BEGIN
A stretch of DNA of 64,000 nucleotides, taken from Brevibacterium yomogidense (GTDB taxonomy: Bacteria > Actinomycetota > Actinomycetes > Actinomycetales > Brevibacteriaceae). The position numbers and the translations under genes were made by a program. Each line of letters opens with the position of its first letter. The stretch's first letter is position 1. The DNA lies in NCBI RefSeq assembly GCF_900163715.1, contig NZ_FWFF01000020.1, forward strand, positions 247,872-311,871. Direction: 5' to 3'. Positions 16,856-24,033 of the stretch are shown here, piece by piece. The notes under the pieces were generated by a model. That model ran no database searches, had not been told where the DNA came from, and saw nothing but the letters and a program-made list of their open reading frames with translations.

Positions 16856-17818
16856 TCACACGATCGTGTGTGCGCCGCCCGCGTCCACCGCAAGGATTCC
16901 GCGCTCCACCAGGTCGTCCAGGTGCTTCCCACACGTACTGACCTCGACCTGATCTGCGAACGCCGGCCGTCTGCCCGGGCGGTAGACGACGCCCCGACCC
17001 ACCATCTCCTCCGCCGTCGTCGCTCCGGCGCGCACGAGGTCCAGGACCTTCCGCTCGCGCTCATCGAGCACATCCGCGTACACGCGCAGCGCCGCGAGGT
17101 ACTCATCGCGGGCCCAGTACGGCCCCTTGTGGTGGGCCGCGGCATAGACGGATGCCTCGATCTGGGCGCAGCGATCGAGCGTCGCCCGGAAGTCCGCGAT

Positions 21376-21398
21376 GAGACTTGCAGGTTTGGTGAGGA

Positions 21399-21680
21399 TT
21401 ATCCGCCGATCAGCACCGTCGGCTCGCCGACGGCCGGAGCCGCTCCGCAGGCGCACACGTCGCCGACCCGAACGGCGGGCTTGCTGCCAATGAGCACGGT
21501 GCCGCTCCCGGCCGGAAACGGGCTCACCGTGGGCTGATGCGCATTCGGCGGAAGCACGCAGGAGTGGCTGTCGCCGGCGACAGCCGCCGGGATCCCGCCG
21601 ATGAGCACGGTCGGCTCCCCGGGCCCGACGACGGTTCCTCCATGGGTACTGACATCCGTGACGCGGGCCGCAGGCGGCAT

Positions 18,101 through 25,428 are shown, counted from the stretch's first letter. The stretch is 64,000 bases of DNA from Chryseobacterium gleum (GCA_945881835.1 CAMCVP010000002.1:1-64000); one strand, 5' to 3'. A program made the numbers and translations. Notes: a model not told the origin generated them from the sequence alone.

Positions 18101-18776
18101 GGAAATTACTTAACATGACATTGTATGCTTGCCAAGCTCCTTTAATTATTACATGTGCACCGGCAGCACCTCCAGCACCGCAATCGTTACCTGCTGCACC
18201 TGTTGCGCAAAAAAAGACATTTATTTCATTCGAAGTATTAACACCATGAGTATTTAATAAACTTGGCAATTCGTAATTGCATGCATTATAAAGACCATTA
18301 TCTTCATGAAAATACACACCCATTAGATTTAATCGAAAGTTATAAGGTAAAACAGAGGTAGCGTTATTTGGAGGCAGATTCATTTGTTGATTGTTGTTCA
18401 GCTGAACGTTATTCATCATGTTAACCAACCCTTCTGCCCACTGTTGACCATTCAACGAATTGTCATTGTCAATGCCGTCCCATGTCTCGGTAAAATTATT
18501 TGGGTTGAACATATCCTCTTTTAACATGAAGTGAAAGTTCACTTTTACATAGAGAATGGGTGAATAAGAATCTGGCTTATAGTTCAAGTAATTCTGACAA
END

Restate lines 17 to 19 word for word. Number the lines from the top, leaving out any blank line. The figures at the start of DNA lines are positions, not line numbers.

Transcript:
18201 TGTTGCGCAAAAAAAGACATTTATTTCATTCGAAGTATTAACACCATGAGTATTTAATAAACTTGGCAATTCGTAATTGCATGCATTATAAAGACCATTA
18301 TCTTCATGAAAATACACACCCATTAGATTTAATCGAAAGTTATAAGGTAAAACAGAGGTAGCGTTATTTGGAGGCAGATTCATTTGTTGATTGTTGTTCA
18401 GCTGAACGTTATTCATCATGTTAACCAACCCTTCTGCCCACTGTTGACCATTCAACGAATTGTCATTGTCAATGCCGTCCCATGTCTCGGTAAAATTATT